The Unapologetic Mathematician

Iterated Integrals V

Our iterated integrals worked out nicely over $n$-dimensional intervals because these regions are simple products of one-dimensional intervals. When working over more general sets, though, it’s not so nice. Still, we can often do almost as well.

Unlike our earlier approach, though, we won’t peel off an integral from the outside first, but from an inside. That is, instead of writing

$\displaystyle\int\limits_Rf(x)\,dx=\int\limits_{a^k}^{b^k}\int\limits_{R_k}f(\hat{x},x^k)\,d\hat{x}\,dx^k$

we’ll write

$\displaystyle\int\limits_Rf(x)\,dx=\int\limits_{R_k}\int\limits_{a^k}^{b^k}f(\hat{x},x^k)\,dx^k\,d\hat{x}$

Underlying all of these equations is the assumption that each of the integrals we write down exists, or at least the inner ones don’t fail to exist often enough to cause the outer ones to also fail to exist.

Okay, so let’s say that we’ve got some bounded region $S$ contained in an $n$-dimensional interval $R$. Just like before, we project $S$ into the plane with $x^k=0$ to get the $n-1$-dimensional region $S_k$. This will be contained in the projection $R_k$ of $R$. Again, we write $\hat{x}$ for the remaining $n-1$ variables.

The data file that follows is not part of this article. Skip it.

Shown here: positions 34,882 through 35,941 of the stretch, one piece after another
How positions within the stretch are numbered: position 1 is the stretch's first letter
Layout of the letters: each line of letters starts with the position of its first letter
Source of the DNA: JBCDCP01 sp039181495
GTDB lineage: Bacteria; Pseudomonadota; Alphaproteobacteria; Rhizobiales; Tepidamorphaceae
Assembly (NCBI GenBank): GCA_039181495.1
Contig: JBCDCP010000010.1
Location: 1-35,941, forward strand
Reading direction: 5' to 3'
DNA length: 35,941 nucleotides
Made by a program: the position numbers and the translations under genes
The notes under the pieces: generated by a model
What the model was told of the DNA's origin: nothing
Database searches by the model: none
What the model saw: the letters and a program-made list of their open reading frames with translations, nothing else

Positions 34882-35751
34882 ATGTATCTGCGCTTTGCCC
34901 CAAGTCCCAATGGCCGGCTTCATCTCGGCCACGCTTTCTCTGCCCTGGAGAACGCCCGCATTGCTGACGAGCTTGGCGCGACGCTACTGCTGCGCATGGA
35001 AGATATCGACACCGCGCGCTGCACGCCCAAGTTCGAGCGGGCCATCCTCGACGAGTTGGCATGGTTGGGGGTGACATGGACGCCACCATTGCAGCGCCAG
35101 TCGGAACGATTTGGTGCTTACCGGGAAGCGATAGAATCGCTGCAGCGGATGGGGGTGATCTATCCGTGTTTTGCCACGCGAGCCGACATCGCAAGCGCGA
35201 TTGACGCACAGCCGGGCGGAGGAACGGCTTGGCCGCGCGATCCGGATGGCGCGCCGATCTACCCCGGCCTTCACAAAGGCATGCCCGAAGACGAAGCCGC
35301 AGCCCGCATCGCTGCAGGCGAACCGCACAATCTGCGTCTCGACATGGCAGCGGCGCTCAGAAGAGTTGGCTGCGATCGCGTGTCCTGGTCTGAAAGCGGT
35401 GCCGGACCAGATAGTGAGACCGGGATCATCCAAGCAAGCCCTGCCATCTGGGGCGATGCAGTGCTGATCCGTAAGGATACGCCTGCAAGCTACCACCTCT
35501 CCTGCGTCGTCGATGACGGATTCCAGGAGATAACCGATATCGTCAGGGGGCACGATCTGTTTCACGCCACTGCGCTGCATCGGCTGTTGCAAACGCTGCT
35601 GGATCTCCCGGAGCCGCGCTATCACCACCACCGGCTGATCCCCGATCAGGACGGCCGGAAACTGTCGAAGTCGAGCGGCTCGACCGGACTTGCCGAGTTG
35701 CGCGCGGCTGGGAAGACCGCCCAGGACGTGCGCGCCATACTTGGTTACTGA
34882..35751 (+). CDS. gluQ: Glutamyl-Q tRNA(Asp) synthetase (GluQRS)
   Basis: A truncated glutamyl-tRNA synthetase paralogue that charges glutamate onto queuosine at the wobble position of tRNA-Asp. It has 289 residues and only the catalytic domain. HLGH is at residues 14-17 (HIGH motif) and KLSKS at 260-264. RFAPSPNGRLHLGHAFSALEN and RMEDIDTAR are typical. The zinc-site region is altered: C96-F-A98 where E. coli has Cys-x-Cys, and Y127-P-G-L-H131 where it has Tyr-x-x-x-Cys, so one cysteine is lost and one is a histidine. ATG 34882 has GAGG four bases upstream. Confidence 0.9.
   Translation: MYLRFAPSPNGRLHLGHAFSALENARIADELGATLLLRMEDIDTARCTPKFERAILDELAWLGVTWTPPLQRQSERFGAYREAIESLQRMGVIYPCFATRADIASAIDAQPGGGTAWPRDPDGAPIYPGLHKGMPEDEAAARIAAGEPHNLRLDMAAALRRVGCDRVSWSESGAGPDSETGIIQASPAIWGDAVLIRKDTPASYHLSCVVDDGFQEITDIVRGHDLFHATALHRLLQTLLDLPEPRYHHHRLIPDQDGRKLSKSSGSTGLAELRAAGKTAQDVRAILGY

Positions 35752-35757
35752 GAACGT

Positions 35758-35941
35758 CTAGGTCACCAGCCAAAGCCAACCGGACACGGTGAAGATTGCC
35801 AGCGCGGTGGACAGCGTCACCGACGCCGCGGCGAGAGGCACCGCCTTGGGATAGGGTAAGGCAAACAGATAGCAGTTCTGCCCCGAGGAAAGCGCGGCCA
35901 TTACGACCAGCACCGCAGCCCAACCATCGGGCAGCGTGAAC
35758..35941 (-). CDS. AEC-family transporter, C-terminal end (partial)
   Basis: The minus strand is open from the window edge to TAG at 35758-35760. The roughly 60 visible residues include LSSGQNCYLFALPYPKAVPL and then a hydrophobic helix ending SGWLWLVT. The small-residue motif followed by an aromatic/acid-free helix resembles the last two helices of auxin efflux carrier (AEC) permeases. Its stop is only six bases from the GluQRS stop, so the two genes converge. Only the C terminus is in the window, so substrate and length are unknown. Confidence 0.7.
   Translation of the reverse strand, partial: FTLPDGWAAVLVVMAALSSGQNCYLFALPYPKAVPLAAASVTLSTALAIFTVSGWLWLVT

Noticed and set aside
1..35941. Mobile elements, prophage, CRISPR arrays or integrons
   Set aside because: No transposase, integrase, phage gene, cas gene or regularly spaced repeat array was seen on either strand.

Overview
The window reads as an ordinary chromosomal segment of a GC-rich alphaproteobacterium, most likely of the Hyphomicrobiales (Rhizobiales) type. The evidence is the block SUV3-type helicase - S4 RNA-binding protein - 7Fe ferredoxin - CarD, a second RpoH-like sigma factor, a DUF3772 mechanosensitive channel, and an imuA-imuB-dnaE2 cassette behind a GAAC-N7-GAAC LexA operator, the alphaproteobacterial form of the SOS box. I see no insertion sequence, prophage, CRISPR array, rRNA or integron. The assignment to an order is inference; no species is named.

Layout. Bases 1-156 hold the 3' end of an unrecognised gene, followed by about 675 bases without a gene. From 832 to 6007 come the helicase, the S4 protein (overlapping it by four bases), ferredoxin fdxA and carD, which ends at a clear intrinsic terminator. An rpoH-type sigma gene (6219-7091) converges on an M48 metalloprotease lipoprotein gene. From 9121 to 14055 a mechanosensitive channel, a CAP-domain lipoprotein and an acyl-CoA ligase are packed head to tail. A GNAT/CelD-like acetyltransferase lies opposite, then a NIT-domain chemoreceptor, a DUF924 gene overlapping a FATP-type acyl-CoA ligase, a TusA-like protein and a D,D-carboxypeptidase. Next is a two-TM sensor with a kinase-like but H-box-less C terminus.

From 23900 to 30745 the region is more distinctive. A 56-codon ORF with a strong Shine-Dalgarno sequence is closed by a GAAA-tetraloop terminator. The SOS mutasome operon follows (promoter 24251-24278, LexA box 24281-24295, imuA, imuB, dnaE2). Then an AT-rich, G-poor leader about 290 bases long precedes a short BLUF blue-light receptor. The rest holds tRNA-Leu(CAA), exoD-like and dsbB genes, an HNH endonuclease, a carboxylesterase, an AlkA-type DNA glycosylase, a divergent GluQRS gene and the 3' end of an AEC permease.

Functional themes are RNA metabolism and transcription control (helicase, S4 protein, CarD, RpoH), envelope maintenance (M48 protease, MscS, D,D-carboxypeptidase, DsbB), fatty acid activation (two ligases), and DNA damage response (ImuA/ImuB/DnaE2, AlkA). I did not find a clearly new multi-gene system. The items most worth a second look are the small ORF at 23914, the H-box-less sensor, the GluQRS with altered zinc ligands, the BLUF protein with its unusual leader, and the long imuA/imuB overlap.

Here’s where our restriction comes in: assume that $S$ is contained between the graphs of two integrable functions on $S_k$. That is, we want

$\displaystyle \mathrm{Cl}(S)=\left\{\left(x^1,\dots,x^n\right)\big\vert\hat{x}\in\mathrm{Cl}(S_k),g_1(\hat{x})\leq x^k\leq g_2(\hat{x})\right\}$

where $g_1:S_k\rightarrow\mathbb{R}$ and $g_2:S_k\rightarrow\mathbb{R}$ are two integrable functions defined on $S_k$.

Now we can try to evaluate the integral

\displaystyle\begin{aligned}\int\limits_Sf\,dx&=\int\limits_Rf(x)\chi_S(x)\,dx\\&=\int\limits_{R_k}\int\limits_{a^k}^{b^k}f(x)\chi_S(x)\,dx^k\,d\hat{x}\\&=\int\limits_{S_k}\int\limits_{a^k}^{b^k}f(x)\chi_S(x)\,dx^k\,d\hat{x}\\&=\int\limits_{S_k}\int\limits_{g_1(\hat{x})}^{g_2(\hat{x})}f(x)\chi_S(x)\,dx^k\,d\hat{x}\\&=\int\limits_{S_k}\int\limits_{g_1(\hat{x})}^{g_2(\hat{x})}f(x)\,dx^k\,d\hat{x}\end{aligned}

We first replace $R_k$ by $S_k$ because $\chi_S(x)$ is identically zero wherever $\hat{x}$ is outside of $S_k$, and thus so will the whole inner integral. Then we replace the limits of integration for the inner integral by $g_1(\hat{x})$ and $g_2(\hat{x})$ because for any fixed $\hat{x}$ the function $\chi_S(x)$ is zero for $x^k$ below the former and above the latter.